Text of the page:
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Book Chapter
Greenwood, Garrison, Gallagher, John, Matson, Eric.  2015.  Cyber-Physical Systems: The Next Generation of Evolvable Hardware Research and Applications. Proceedings of the 18th Asia Pacific Symposium on Intelligent and Evolutionary Systems, Volume 1. :285–296.

Since the late 1990s the sales of processors targeted for embedded systems has exceeded sales for the PC market. Some embedded systems tightly link the computing resources to the physical world. Such systems are called cyber-physical systems. Autonomous cyber-physical systems often have safety-critical missions, which means they must be fault tolerant. Unfortunately fault recovery options are limited; adapting the physical system behavior may be the only viable option. Consequently, autonomous cyber-physical systems are a class of adaptive systems. The evolvable hardware field has developed a number of techniques that should prove to be useful for designing cyber-physical systems although work along those lines has only recently begun. In this paper we provide an overview of cyber-physical systems and then describe how two evolvable hardware techniques can be used to adapt the physical system behavior in real-time. The goal is to introduce cyber-physical systems to the evolvable hardware community and encourage those researchers to begin working in this emerging field.

Gallagher, John C., Humphrey, Laura R., Matson, Eric.  2014.  Maintaining Model Consistency during In-Flight Adaptation in a Flapping-Wing Micro Air Vehicle. Robot Intelligence Technology and Applications 2: Results from the 2nd International Conference on Robot Intelligence Technology and Applications. :517–530.

Machine-learning and soft computation methods are often used to adapt and modify control systems for robotic, aerospace, and other electromechanical systems. Most often, those who use such methods of self-adaptation focus on issues related to efficacy of the solutions produced and efficiency of the computational methods harnessed to create them. Considered far less often are the effects self-adaptation on Verification and Validation (V{&}V) of the systems in which they are used. Simply observing that a broken robotic or aerospace system seems to have been repaired is often not enough. Since self-adaptation can severely distort the relationships among system components, many V{&}V methods can quickly become useless. This paper will focus on a method by which one can interleave machine-learning and model consistency checks to not only improve system performance, but also to identify how those improvements modify the relationship between the system and its underlying model. Armed with such knowledge, it becomes possible to update the underlying model to maintain consistency between the real and modeled systems. We will focus on a specific application of this idea to maintaining model consistency for a simulated Flapping-Wing Micro Air Vehicle that uses machine learning to compensate for wing damage incurred while in flight. We will demonstrate that our method can detect the nature of the wing damage and update the underlying vehicle model to better reflect the operation of the system after learning. The paper will conclude with a discussion of potential future applications, including generalizing the technique to other vehicles and automating the generation of model consistency-testing hypotheses.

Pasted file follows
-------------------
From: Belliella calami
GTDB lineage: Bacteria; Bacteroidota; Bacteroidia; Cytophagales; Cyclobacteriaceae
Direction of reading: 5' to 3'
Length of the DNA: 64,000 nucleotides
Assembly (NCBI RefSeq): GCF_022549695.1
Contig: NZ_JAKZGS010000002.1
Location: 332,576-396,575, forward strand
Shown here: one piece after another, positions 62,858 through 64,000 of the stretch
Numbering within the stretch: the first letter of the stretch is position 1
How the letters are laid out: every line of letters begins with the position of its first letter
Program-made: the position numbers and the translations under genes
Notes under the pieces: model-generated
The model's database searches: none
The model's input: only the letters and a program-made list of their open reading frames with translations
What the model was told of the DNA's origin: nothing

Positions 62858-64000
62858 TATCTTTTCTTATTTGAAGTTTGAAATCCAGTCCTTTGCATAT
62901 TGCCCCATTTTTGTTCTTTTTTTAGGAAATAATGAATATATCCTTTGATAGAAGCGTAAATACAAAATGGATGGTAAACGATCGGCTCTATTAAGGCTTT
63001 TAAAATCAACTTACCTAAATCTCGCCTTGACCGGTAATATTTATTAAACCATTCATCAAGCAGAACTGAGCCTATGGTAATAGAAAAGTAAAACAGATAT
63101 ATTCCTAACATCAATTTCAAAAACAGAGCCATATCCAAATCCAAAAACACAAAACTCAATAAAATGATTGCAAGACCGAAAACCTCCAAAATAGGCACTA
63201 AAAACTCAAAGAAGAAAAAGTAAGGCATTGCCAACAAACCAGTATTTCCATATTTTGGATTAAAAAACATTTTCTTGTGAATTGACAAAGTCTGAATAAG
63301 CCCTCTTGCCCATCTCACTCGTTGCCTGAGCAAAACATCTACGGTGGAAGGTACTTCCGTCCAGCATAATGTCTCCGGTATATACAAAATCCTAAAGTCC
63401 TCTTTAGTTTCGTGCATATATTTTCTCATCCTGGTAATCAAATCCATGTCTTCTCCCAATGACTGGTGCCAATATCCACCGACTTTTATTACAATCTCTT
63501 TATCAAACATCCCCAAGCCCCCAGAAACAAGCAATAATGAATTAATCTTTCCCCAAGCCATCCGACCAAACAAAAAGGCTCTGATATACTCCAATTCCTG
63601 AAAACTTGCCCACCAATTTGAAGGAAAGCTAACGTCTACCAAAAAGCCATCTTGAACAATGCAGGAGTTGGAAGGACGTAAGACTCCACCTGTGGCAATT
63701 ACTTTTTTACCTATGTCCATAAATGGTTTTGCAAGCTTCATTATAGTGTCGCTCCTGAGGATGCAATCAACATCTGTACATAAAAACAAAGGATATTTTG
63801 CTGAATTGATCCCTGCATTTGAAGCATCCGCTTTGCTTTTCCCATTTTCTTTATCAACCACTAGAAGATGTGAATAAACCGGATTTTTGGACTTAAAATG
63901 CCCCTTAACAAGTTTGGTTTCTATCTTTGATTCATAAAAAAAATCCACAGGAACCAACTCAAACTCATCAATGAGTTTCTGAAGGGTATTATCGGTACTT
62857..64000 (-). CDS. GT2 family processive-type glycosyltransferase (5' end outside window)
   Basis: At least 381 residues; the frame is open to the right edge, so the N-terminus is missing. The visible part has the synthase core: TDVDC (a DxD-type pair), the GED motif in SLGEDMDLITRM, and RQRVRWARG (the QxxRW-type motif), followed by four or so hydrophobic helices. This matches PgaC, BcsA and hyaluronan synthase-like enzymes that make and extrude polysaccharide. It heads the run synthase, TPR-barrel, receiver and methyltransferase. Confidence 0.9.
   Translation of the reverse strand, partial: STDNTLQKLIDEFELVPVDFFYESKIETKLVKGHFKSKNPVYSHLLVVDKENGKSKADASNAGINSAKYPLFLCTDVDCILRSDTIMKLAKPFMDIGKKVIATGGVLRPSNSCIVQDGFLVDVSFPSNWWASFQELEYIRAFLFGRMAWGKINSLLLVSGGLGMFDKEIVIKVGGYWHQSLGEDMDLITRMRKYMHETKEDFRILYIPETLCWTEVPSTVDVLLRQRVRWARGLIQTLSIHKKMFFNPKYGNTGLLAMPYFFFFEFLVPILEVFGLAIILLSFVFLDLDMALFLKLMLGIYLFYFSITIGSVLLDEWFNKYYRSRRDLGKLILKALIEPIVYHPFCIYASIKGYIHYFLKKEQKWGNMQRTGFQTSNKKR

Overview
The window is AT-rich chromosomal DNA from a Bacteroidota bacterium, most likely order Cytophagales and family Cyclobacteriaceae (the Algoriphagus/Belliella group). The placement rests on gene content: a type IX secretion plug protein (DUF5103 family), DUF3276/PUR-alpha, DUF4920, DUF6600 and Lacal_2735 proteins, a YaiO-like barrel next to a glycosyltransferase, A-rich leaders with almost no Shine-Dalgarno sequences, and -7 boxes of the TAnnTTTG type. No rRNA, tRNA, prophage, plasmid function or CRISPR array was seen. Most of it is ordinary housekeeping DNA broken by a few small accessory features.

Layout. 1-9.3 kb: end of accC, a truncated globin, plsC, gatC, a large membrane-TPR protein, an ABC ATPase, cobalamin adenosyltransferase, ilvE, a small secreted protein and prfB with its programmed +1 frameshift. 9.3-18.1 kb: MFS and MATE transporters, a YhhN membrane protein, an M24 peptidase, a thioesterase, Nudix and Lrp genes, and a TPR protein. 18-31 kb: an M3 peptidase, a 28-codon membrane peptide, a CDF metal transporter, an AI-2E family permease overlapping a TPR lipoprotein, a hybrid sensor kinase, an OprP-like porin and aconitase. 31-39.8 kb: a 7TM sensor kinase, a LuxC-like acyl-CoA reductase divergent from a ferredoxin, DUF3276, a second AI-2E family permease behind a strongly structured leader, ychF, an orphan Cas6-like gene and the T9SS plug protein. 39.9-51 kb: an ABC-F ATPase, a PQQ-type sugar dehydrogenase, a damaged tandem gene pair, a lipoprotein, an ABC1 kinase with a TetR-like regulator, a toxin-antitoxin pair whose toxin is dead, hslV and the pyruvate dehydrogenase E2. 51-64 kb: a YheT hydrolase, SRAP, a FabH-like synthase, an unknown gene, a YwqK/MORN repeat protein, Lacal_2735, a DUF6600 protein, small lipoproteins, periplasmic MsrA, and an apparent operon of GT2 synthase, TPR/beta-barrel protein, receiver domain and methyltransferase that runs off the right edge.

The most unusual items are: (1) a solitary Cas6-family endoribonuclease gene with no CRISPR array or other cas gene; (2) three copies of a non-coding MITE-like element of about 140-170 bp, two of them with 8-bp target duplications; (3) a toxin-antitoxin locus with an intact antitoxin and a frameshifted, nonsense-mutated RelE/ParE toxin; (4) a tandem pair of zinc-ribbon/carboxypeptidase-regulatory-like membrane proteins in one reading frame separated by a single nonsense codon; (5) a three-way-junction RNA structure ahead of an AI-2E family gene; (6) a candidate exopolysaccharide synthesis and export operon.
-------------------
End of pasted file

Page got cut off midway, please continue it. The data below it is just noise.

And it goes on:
Goppert, James, Gallagher, John C., Hwang, Inseok, Matson, Eric.  2014.  Model Checking of a Flapping-Wing Mirco-Air-Vehicle Trajectory Tracking Controller Subject to Disturbances. Robot Intelligence Technology and Applications 2: Results from the 2nd International Conference on Robot Intelligence Technology and Applications. :531–543.

This paper proposes a model checking method for a trajectory tracking controller for a flapping wing micro-air-vehicle (MAV) under disturbance. Due to the coupling of the continuous vehicle dynamics and the discrete guidance laws, the system is a hybrid system. Existing hybrid model checkers approximate the model by partitioning the continuous state space into invariant regions (flow pipes) through the use of reachable set computations. There are currently no efficient methods for accounting for unknown disturbances to the system. Neglecting disturbances for the trajectory tracking problem underestimates the reachable set and can fail to detect when the system would reach an unsafe condition. For linear systems, we propose the use of the H-infinity norm to augment the flow pipes and account for disturbances. We show that dynamic inversion can be coupled with our method to address the nonlinearities in the flapping-wing control system.